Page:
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Signs point to colleges returning to basketball video games (update)

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2K Sports has current licensing with 11 top college basketball universities, according to records found by Operation Sports, and a leaked set of achievements hints they will make some kind of appearance in NBA 2K16.

The Collegiate Licensing Company is a clearinghouse that handles licensing for all sorts of products for most of the universities in the NCAA. (Other universities handle their own licensing or use another agency.) A records search there turned up 2K as a licensee to make video games for the following schools: Arizona, Arizona State, Connecticut, Georgetown, Kansas, Louisville, Michigan, Texas, UCLA, Villanova and Wisconsin.

Update: Sometime since the records came to light on Operation Sports last Tuesday, the CLC's database has changed to show that none of the 11 mentioned have any active video game licensing.

Screenshots of the records as they appeared on July 14 are available at this link.

Then last week, the website TrueAchievements listed 50 achievements for NBA 2K16. Among these are two "secret" achievements referencing college play — signing with one school, and declaring the intent to enter the NBA Draft early. This would seem to point to the universities' inclusion in at least the MyCareer narrative being written by Spike Lee.

James Harden stars on one of four different covers for NBA 2K16; he went to Arizona State, which explains why it is licensed to appear. Two other cover stars, Anthony Davis and Stephen Curry, went to schools not represented by the CLC — Kentucky and Davidson, respectively. In packshots released with the official cover announcements, Harden and Curry are pictured in their college uniforms.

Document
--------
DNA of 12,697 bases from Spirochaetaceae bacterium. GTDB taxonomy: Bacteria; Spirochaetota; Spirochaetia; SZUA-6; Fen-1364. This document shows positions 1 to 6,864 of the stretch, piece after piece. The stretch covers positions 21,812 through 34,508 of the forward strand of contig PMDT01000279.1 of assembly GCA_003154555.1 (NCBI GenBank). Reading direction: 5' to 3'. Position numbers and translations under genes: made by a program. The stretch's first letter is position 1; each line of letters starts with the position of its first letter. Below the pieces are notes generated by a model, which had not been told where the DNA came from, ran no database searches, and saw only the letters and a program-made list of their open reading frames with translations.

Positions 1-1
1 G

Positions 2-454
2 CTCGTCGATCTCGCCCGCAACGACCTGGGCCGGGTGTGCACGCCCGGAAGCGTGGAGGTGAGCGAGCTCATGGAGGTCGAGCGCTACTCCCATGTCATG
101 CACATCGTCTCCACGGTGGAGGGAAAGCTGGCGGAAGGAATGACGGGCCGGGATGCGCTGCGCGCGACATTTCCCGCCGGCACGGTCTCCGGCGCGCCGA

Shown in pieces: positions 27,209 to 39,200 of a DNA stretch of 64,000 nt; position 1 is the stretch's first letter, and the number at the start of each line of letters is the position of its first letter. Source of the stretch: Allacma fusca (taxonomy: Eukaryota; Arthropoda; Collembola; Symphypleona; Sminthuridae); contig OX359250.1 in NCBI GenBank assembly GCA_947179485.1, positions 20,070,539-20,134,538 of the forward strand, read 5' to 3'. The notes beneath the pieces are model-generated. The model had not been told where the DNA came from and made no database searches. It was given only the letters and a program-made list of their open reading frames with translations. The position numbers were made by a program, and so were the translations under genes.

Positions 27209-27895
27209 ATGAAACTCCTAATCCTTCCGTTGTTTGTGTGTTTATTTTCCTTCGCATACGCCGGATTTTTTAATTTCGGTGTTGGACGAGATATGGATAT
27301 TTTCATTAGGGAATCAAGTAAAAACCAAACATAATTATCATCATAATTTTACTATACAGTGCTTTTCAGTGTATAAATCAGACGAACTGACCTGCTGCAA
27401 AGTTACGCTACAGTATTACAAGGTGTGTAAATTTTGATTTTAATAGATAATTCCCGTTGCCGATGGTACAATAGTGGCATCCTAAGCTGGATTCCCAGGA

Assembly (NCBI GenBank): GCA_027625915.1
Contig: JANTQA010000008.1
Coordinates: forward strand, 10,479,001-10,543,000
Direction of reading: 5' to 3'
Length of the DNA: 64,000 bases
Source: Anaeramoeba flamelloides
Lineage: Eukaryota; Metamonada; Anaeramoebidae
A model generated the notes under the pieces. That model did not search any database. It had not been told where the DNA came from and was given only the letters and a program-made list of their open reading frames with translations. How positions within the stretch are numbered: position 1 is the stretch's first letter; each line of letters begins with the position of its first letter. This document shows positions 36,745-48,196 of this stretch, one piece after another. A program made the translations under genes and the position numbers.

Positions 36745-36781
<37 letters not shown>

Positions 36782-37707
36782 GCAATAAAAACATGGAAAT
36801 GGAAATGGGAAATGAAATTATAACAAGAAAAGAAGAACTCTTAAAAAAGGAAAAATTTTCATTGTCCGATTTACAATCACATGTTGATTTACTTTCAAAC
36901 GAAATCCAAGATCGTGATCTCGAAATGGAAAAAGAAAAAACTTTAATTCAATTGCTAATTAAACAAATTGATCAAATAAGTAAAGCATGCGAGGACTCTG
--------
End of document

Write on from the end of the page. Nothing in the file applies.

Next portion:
Notably, all-time great Michael Jordan appears on the special edition cover in which a photograph of him in his college days crops out anything identifying the University of North Carolina, which is represented by the CLC and has not licensed the game.

A 2K Sports representative declined to comment on this story.

Whatever the case, the reappearance of college basketball in a video game is likely to cause a stir, given recent history. This past week a judge approved a $60 million settlement plan involving the CLC and EA Sports for the unauthorized use of hundreds of college athletes' likenesses in EA's NCAA Football and March Madness/NCAA Basketball series.

The litigation forced the cancellation of the NCAA Football series, which already was becoming a public relations headache for the organization, its member schools, and their conferences. A class-action suit brought by the former UCLA standout Ed O'Bannon and other former players accuses the NCAA of exploiting unpaid athletes for millions in television rights fees and licensing revenues.

The NCAA and a handful of universities and conferences had announced they would withdraw from NCAA Football before EA terminated it in 2013. No university or conference is a defendant in the ongoing litigation threatening the NCAA.

The NCAA is not a licensor of NBA 2K16 and it is not needed if schools are to appear in a video game. Universities may cut individual deals with anyone and often do. The NCAA's marks would be needed if a video game were to use the trademarked phrase "March Madness," though.

And whatever the case, nothing prevents 2K Sports from developing completely fictitious rosters of players wearing licensed university logos and uniforms and playing under these universities' names.

From 2005 to 2007, 2K Sports did develop and publish a college basketball series (and Sega for three years before that before selling it to Take-Two Interactive). Like the EA Sports titles, College Hoops 2K used rosters based on current teams, with players' names stripped out, and featured the ability to edit these rosters and share them online with others. 2K Sports was not a defendant in the lawsuit brought by former players.